Upstairs reminded Lisa of Christmas, no matter the season. Garland, the banisters begged to be bound. The fireplace in the sitting room, lit for an evening of toddies. The tree, strung with glistering gold lights and pale pink mirrored balls, braided ivory cord. A wolf masquerading as a pet.
She followed her uncle.
“Do you want a drink, some wine?” he said as they passed through the kitchen. Something inside her knew where they were headed. Through the sliding glass doors, she could see in the backyard, the unfinished dome, a replica of a Grecian temple of love. Her mother and her uncle were a widow, a widower. It seemed more like inheritance than a curse.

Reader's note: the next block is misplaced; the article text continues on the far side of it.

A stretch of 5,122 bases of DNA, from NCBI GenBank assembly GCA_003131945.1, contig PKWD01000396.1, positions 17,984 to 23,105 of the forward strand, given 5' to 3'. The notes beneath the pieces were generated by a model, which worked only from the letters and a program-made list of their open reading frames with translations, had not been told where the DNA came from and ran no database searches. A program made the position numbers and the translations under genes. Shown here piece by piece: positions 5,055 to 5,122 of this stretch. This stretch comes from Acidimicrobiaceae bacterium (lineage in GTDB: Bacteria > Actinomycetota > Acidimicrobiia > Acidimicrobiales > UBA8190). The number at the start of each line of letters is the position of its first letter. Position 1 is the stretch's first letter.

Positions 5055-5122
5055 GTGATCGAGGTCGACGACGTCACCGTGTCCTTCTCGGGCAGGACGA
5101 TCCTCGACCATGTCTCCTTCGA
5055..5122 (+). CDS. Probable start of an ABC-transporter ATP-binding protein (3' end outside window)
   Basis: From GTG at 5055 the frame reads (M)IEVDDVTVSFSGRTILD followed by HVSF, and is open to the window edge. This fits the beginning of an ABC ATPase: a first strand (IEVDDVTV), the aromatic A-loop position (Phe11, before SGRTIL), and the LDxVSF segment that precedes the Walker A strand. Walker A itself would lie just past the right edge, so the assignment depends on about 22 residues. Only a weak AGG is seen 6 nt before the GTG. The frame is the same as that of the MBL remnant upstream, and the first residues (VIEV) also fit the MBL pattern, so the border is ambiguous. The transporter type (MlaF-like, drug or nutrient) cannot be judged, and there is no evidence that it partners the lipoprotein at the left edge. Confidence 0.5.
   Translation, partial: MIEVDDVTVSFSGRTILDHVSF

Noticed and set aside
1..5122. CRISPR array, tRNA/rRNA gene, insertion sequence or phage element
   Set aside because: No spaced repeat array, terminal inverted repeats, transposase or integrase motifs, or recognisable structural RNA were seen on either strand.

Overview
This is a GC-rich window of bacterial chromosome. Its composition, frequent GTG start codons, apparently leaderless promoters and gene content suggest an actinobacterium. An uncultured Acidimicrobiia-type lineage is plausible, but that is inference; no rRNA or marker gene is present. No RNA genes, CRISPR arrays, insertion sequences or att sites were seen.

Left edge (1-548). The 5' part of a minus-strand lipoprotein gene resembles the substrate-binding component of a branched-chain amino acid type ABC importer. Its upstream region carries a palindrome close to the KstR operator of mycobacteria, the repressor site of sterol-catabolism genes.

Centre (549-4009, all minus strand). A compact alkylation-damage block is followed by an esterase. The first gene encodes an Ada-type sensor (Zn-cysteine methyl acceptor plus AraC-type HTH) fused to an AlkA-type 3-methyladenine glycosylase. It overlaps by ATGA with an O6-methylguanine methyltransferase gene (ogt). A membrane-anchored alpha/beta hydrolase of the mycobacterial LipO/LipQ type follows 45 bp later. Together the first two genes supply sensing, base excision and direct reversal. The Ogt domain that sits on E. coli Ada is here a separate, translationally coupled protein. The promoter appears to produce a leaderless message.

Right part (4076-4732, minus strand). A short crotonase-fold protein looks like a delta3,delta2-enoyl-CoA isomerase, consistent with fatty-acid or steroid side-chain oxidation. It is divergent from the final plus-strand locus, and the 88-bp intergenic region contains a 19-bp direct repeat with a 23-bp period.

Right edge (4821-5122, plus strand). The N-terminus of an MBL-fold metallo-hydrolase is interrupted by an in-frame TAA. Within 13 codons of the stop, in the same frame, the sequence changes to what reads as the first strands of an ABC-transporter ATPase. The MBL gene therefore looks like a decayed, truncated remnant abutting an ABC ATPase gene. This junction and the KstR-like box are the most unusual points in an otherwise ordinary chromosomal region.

“All right,” she said, and she let the strangeness of revealing herself to an adult stretch out inside her.
He handed her white wine in a tumbler. It wasn’t as sweet as she was used to.
She could keep a secret. She would meet her father in eternity and then tell him the news. Did anyone keep anything private forever? Lisa imagined diving into the pool, eyes open. Chemicals. Alcohol. Her bloodstream. She might be able to stopper herself.
Yes. Yes she wanted to go to Fantasy Lagoon. No. No she was not afraid of Fantasy Lagoon.